In April, 1913, immediately following a change of administration in the Treasury Department an anonymous communication was received by the Secretary of the Treasury in which it was charged, among other things, that a representative of the National City Bank of New York at that time and for a number of years prior thereto was furnished with a desk in the office of the Comptroller of the Currency and after each call made upon the banks for a report of their condition was allowed access to such reports and granted the special privilege of compiling confidential information therefrom for the use of the National City Bank.
The Acting Comptroller was called upon for a report as to the truth or falsity of these charges and submitted to the Secretary a statement in detail relative thereto.
The sensational press despatches and newspaper reports sent out from Washington at the time in regard to this matter were wholly unwarranted and misleading. They unjustly reflected upon the administration of the Comptroller's office and subjected a very estimable young lady to undeserved notoriety.
The facts in regard to this matter are as follows:
Mr. Charles McL. Taylor, who had been employed in the Comptroller's office for a good many years, died on November 10, 1903. He was one of the principal clerks in the bureau and a very valuable employee. After his death his daughter, Miss Lotta M. Taylor, applied to the Deputy Comptroller for assistance in securing employment. She was given temporary employment in the Comptroller's office from time to time for periods not exceeding thirty days.
When these employments were discontinued the Deputy Comptroller recommended her for employment to the vice-president of the Riggs National Bank of Washington in connection with the redemption of circulation of correspondent banks for which the Riggs National Bank was the authorized agent. She was then given employment of this nature.
For a number of years, as far back as 1884, the United States Investor of Boston, Dun & Company of New York and one or two other concerns employed, with the approval of the Comptroller of the Currency, one of the clerks in the Comptroller's office to compile for them, five times a year, from the reports of condition of national banks a statement showing the principal items of resources and liabilities, such as capital, surplus, undivided profits, loans and discounts, deposits, etc.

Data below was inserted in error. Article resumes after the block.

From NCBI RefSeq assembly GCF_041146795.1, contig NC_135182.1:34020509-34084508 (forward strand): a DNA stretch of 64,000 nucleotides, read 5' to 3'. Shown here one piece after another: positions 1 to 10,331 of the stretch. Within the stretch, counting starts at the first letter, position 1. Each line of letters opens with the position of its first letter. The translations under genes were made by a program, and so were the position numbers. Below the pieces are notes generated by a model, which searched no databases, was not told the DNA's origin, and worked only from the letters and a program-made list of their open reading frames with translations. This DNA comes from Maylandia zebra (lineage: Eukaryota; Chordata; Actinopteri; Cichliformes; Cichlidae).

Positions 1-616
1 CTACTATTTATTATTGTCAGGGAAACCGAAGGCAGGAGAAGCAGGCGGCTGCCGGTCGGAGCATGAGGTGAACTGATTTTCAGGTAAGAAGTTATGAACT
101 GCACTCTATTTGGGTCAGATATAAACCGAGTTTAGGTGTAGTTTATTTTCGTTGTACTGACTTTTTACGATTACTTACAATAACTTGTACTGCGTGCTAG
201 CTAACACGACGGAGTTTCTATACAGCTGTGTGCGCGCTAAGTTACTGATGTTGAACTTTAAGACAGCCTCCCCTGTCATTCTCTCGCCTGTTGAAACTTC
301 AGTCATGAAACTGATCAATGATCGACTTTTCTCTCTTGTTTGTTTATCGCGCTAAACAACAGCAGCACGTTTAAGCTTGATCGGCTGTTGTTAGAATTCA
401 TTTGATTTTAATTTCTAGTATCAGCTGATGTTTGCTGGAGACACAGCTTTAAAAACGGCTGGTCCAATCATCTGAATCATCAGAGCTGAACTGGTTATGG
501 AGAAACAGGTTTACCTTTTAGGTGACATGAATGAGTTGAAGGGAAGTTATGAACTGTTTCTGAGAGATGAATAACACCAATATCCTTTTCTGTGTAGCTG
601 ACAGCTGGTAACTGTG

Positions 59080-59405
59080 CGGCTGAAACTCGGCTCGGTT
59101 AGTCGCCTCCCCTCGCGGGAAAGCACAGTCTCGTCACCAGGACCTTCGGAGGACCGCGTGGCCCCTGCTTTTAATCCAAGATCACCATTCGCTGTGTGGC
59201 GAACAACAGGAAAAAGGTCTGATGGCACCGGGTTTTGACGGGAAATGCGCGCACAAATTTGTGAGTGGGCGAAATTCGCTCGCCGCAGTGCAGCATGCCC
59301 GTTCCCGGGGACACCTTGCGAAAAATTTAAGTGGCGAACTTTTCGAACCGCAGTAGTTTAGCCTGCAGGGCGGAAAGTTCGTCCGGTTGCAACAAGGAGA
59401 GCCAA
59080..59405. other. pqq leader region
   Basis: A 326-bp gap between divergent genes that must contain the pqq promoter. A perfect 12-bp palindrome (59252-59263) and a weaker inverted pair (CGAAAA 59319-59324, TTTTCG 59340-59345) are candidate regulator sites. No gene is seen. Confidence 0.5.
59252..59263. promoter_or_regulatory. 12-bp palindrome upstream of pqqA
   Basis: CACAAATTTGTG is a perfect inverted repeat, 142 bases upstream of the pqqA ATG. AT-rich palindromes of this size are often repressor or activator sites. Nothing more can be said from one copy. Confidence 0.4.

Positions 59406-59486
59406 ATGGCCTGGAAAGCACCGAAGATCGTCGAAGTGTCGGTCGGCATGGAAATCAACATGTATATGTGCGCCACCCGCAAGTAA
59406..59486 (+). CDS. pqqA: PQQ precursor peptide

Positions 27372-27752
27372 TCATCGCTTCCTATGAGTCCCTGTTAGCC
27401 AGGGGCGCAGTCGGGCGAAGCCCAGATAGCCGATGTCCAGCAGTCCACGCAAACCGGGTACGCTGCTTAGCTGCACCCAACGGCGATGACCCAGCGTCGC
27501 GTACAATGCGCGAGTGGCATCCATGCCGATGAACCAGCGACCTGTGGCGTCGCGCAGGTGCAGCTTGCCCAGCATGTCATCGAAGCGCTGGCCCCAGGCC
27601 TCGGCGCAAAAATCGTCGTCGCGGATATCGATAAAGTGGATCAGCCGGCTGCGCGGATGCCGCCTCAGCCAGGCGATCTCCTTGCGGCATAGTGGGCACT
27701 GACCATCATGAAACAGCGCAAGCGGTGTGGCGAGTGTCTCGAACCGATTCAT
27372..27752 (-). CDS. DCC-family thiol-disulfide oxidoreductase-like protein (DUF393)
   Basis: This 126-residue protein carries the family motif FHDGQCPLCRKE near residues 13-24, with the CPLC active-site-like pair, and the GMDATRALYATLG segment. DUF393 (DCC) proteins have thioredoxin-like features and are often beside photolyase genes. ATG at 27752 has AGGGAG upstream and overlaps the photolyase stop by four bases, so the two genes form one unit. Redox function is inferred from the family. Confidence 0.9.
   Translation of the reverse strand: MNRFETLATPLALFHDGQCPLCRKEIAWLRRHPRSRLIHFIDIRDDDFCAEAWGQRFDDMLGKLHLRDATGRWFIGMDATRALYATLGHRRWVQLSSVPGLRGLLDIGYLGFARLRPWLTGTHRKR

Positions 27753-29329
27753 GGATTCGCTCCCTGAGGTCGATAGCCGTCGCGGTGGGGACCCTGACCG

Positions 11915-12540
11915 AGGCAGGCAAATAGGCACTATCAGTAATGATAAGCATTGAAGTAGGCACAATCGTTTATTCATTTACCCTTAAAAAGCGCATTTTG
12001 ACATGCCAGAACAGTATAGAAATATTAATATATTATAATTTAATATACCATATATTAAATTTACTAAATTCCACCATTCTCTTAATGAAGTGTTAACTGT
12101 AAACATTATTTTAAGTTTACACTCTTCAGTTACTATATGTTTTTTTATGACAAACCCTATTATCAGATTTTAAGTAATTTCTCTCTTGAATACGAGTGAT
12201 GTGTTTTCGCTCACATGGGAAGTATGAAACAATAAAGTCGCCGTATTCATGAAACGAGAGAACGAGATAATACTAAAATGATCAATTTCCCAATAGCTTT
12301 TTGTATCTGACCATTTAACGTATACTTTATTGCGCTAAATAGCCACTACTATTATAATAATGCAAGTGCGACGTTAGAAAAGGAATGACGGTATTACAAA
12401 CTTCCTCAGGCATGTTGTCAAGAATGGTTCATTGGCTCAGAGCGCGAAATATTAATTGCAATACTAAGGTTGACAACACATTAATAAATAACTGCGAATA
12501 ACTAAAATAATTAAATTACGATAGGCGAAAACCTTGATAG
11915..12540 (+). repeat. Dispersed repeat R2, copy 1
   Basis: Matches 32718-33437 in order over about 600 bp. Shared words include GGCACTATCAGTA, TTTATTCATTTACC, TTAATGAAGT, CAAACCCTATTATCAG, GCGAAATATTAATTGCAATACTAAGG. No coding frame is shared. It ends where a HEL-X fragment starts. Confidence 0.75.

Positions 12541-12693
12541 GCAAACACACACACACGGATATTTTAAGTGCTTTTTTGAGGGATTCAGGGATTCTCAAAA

A representative of these concerns could not be allowed access to these reports, so the Comptroller authorized an employee of the office to compile this information with the understanding that the work should be done entirely outside of office hours. The clerk was compensated for his services by the parties furnished with the information.
This work was carried on for a number of years in this manner until the administration of Comptroller Ridgely, when another employee called his attention to the fact that one particular clerk had had a monopoly of this special privilege for several years and requested to be allowed to do part of the work.
This request led to a discontinuance of the work entirely by direction of Comptroller Ridgely, who objected to any employee receiving compensation for information obtained from the official records of the bureau. Mr. Ridgely did not object to the particular information being furnished, but did not think it was proper for an employee of the office to receive compensation therefor.
Later in Comptroller Ridgely's administration the vice-president of the Riggs National Bank applied to the Deputy Comptroller for authority to permit Miss Lotta M. Taylor to compile for the National City Bank of New York the information above referred to from the reports of condition of national banks after each call.
This request was submitted to Mr. Ridgely, who authorized the work to be done, with the understanding that Miss Taylor was not under any circumstances to handle or to have access to the reports of the banks. The figures she obtained were to be taken from the abstract sheets after the clerks were through with them. The charges made in the anonymous communication to the Secretary and the press despatches sent out from Washington that Miss Taylor was allowed access to the reports of condition of the banks and copied confidential information therefrom for the special benefit of the National City Bank of New York were wholly unwarranted and unfounded.
This lady did not have access to or handle the reports of the banks. She did not do her work in the same room where the reports were handled and filed. She had no regular desk assignment, but moved about from place to place wherever she could find a vacant desk. The information she obtained was in no sense of a confidential nature. It was information such as the law required every national bank to publish in a newspaper published in the city or town of its location, and it was so published in every case for at least a week or ten days before this lady had access to the figures in Washington.
There was no disposition on the part of the Comptroller or any officer of the bureau to extend to the National City Bank any special privilege or facilities, as the public were given to understand, or to furnish that bank any information that would not have been given to any other bank applying therefor. The same information could have been obtained, but not so readily, from the published statements of the banks and for one call each year from the annual report of the Comptroller to Congress.
Writers of anonymous letters are invariably either moral cowards or malicious libelers, and the proper receptacle for such communications is the official waste basket, to which they should be consigned. It had been the practice of the department to ignore such letters altogether, but the case in point, for some reason, was made an exception to this rule.